You are browsing our archive of past reviews. Shows often evolve and develop as time goes on, so the views expressed here may not be an accurate reflection of current productions.

Route is about colour, home and belonging. It’s about being British and being black; about youth and optimism, against a backdrop of international oppression, isolation and exploitation. It's about the Windrush generation, the West Indians who were invited to come to Britain and made their home here. And it’s about the hostile environment for immigrants – even Margaret Thatcher makes a guest appearance. The central question is: who am I, and where do I belong?

Marie Myre has crafted a beautiful script, and deserves much of the credit for a play full of warmth, life and vibrancy. Myre, who is black British, was born in a multicultural part of London; but when she moved to Bath for university, she began to notice the colour of her skin and realised that it was divisive.

For me, home means family, and we learn how Jamaican families in London stuck together, building up a strong network like expats in many other parts of the world. And watch out for the play on gender early on. West Indians may have coined the phrase ‘bruv’, but this show is about black women too, women who help each other. They are guided by a character played by Tony Mcpherson, a very sympathetic, fatherly man whom you trust instinctively.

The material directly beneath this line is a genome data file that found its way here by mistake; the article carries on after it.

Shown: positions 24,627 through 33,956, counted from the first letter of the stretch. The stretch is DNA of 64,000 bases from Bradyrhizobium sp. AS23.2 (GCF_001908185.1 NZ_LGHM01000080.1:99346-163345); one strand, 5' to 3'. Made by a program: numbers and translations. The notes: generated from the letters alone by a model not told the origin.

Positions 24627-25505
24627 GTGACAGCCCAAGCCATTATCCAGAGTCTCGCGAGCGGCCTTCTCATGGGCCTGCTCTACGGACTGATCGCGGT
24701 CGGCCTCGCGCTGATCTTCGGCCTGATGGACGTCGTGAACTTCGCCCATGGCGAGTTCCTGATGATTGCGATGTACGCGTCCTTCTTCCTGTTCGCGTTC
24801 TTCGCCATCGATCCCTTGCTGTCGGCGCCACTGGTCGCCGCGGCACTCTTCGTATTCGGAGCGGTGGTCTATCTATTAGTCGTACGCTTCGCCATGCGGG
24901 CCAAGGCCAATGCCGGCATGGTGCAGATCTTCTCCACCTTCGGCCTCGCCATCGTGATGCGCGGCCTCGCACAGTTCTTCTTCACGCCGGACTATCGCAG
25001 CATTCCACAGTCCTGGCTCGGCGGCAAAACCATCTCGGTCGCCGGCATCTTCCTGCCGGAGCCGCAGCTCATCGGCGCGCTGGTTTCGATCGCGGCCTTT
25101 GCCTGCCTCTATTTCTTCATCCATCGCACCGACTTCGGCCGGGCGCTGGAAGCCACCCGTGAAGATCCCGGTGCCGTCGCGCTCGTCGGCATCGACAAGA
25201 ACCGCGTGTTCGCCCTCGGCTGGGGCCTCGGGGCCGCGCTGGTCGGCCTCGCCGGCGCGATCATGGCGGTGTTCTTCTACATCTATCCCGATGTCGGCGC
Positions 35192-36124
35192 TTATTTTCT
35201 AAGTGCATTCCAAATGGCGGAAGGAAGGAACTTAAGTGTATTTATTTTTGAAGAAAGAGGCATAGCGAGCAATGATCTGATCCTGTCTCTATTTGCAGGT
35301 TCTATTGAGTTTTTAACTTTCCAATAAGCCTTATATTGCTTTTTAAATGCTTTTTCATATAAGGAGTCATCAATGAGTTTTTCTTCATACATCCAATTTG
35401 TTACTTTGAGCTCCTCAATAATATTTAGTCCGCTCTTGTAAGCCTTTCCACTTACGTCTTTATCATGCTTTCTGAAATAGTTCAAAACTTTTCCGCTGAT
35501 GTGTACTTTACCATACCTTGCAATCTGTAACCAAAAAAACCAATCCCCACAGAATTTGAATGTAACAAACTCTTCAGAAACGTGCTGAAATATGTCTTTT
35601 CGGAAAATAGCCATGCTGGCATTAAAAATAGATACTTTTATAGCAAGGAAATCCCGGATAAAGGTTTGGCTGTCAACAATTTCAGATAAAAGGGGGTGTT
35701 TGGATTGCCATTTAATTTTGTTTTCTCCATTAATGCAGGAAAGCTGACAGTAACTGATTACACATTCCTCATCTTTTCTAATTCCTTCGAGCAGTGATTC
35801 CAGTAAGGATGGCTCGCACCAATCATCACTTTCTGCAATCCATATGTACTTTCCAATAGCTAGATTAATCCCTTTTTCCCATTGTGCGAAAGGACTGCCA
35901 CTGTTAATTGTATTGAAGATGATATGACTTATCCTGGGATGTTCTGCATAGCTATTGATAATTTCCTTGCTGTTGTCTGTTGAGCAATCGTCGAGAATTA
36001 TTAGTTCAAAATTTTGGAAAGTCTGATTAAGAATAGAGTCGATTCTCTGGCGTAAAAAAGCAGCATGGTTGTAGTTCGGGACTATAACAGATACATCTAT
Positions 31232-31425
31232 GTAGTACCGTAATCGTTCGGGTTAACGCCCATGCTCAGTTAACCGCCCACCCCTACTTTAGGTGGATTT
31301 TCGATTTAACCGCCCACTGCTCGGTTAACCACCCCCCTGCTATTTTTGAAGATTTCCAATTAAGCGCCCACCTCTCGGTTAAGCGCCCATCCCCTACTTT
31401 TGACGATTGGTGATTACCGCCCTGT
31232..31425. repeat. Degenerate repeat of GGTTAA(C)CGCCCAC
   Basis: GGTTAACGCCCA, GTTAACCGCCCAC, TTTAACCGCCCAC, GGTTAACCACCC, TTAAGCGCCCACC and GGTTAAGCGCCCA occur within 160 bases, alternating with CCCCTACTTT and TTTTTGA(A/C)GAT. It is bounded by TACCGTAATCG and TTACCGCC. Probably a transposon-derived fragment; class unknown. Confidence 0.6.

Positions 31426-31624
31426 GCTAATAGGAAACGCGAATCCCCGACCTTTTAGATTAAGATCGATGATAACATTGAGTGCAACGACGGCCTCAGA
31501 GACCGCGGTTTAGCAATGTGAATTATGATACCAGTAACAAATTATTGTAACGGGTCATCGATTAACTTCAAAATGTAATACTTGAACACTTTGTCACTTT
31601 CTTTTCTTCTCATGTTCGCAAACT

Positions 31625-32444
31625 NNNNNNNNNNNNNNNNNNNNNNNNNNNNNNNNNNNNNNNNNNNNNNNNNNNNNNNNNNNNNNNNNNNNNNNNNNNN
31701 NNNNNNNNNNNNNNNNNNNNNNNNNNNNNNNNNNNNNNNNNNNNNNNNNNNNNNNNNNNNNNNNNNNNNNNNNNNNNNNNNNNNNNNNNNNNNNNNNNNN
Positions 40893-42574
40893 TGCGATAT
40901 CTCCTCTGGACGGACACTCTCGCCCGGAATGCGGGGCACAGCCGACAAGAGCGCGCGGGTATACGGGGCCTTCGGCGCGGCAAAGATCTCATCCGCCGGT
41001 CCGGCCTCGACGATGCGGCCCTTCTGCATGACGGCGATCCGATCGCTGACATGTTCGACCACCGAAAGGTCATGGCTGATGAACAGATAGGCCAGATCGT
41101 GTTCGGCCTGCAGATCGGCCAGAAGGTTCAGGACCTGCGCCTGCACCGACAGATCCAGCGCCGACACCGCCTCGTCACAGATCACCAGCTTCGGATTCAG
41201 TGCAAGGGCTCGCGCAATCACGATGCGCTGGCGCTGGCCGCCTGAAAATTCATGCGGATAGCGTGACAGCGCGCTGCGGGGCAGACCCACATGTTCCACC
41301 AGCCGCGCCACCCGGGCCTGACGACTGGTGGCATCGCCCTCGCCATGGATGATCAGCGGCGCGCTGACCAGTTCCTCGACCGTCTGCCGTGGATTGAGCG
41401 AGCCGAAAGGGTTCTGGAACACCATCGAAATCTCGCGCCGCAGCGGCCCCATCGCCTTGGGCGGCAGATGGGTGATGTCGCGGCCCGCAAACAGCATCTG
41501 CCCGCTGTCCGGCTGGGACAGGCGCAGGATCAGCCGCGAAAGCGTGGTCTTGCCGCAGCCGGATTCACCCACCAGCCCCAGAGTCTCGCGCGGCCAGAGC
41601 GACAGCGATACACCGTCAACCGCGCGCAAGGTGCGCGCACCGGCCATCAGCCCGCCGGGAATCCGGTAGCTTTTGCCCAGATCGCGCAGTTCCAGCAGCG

Acting was excellent throughout: five black women clearly enjoying themselves, as they celebrate their colour and their emerging identity. However, my only criticism of the script is that the female characters are relatively undeveloped, to the extent that I cannot distinguish between them. In my opinion, these characters are various expressions of the author, rather than individuals with their own world, impulses, faults and history. The script is so compelling that I didn't mind at the time – it is poetic and lyrical, and tells a story – but there is room for further development. Expanded into a longer piece with an interval, it could stand head and shoulders above most contemporary theatre.

I hope this show will one day make it to Edinburgh: it’s tasteful and uplifting, incorporating verbatim, spoken word, a little drumming and music. Racism and prejudice are implied rather than graphic, and the show is refreshingly innocent – devoid of the brutality you often see at the Fringe. It’s the joy and optimism of youth that are my abiding memories from the show; and I hope Myre continues to write, because she has great talent and a masterful command of the English language.